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The majestic Platypus (Ornithorhynchus anatinus) swimming in its freshwater habitat. Platypuses can only be found on the island of Tasmania and the eastern and south-eastern coasts of Australia.

Spurs, furs, and vampires: The science of venomous mammals

The platypus, the slow loris and the vampire bats are all unique and fascinating creatures with one curious thing in common. Venom.

If someone says ‘venom’ it usually conjures images of snakes, scorpions, and spiders.

However, the vast spectrum of venomous creatures does not stop at the scaly and scary. Venom has found its way into the arsenal of several different animal groups, including mammals.

In this article, we will walk you through the fascinating science of the platypus, the slow loris and the vampire bats, who all are venomous mammals.

The platypus is only venomous in the breeding season

To look upon the platypus (Ornithorhynchus anatinus) is to understand Dr. Moreau’s (from H. G. Well’s famous book The Island of Dr. Moreau) obsession with patching pieces of separate species together.

It contains physical traits from various other creatures: the bill of a duck, the body of an otter, and the tail of a beaver.

While most Australian creatures are weird and wonderful, these water dwellers really are something special.

They look so peculiar that the first scientist to examine the bill and pelt of a platypus, George Shaw, thought it was a hoax. In 1799, he was sent the specimen and actually tried to find the ‘stitches’, he was convinced held this amalgamation together.

Besides its peculiar appearance, the platypus is also a venomous mammal, but – curiously enough – only seasonally so.

While most venomous animals have venom as a permanent fixture in their repertoire, the male platypus only produces his toxic cocktail during the breeding season (June to October).

This has led to the belief that their venom is primarily for reproductive functions – where most venom is to facilitate catching prey or defending against predators.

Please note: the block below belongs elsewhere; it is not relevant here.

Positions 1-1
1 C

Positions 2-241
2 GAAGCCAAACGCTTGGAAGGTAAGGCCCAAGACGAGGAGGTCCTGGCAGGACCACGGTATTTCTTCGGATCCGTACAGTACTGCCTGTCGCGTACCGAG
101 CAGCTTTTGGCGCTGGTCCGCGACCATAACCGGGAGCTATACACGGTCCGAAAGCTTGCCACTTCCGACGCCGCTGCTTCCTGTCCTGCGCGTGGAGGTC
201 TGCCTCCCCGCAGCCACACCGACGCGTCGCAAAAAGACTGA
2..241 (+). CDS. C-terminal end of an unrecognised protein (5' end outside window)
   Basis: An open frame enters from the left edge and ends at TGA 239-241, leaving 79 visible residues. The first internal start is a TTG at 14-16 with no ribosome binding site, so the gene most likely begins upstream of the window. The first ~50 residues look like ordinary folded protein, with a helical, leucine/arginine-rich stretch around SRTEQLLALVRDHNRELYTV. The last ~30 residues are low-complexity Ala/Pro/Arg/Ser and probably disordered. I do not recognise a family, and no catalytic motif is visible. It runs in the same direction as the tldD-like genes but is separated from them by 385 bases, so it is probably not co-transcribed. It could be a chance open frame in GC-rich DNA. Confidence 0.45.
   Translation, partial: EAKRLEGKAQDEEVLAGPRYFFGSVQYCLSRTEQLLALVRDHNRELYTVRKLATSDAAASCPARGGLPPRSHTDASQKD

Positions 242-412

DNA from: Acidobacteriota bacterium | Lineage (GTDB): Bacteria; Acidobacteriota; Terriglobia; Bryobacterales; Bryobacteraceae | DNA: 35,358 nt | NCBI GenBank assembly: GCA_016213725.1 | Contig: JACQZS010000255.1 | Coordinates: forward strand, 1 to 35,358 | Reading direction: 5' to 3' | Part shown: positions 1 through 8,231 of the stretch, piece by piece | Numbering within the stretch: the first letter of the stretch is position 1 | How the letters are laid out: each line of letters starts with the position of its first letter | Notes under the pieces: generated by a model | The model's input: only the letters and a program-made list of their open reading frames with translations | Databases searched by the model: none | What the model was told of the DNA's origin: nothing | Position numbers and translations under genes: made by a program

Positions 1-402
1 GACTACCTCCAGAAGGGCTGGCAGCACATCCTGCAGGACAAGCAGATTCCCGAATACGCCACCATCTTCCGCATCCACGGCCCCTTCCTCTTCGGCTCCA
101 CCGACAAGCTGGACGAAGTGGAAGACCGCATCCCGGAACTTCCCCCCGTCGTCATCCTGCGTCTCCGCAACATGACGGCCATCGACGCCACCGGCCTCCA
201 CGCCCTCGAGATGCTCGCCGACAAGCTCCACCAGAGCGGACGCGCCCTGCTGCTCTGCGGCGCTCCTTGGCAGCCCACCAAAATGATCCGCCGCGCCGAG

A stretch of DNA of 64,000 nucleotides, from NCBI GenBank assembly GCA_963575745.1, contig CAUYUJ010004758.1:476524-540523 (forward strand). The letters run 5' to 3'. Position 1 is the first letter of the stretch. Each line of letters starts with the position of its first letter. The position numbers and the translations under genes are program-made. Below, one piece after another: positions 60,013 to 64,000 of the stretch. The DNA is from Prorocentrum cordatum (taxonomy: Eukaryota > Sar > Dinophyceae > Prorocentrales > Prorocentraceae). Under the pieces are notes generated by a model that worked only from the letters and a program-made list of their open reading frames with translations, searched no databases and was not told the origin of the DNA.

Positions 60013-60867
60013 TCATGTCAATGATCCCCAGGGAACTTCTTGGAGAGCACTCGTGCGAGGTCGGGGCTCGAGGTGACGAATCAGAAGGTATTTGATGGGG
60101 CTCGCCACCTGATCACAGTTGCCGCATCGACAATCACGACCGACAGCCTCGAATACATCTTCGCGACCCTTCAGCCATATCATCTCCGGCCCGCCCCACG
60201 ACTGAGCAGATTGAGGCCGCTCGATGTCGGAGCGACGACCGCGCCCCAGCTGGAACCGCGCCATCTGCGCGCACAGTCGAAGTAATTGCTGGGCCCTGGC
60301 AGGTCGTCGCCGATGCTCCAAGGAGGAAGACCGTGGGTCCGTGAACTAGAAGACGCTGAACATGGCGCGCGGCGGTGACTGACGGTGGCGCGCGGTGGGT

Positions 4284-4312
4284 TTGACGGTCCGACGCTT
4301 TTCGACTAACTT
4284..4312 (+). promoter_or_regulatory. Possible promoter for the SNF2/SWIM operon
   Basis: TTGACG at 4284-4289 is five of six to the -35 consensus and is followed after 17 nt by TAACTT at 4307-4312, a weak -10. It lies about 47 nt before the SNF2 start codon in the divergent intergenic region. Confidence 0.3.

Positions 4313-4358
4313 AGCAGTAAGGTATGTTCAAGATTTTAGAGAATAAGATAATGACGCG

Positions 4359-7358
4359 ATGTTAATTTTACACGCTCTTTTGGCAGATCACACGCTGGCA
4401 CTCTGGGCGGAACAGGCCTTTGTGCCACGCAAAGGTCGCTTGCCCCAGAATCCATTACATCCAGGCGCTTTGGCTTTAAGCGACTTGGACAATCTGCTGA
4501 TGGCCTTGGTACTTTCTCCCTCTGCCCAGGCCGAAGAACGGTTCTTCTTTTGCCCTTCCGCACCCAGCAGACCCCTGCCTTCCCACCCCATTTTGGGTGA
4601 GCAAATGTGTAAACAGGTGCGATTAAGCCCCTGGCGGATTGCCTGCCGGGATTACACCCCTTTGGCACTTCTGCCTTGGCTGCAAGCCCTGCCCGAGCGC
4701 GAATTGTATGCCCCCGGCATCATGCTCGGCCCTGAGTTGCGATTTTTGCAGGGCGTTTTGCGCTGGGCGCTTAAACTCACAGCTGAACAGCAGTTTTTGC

Spurred on by the competition for mates, the male platypus utilises a small spur attached to its hind limbs, connected to a gland which holds the potent venom. The males will wrestle and jab each other with these spurs repeatedly until one emerges the victor.

Females are also born with a spur, but it falls off before they reach adulthood.

The male platypus has a spur attached to the hind legs which it uses to fight other male platypuses during the breeding season.

The venom of the platypus can kill your dog

Envenomation of humans are not unheard of. The platypus causes swelling at the site of the sting and a long-lasting excruciating pain that cannot be relieved by conventional painkillers, including morphine!

Some patients have been recorded to suffer from nausea, cold sweats, and muscle wastage of the hand.

While there have been no reported human fatalities from the platypus, they have been known to kill dogs which have been unlucky enough to be stung by their sharp spur.

The platypus can help us discover new painkillers

Platypuses have been shown to have decreasing populations due to various human-caused factors, such as artificial dams, predation by dogs, drowning in fishing nets, etc. These issues have placed the platypuses in the conservation status called ‘near threatened’, which is one step closer to becoming an endangered species.

Of course, we shouldn’t just want to keep these beautiful creatures around because they might be useful to us, but it’s worth mentioning that the venom of the platypus could hold untold wonders in its complex make-up.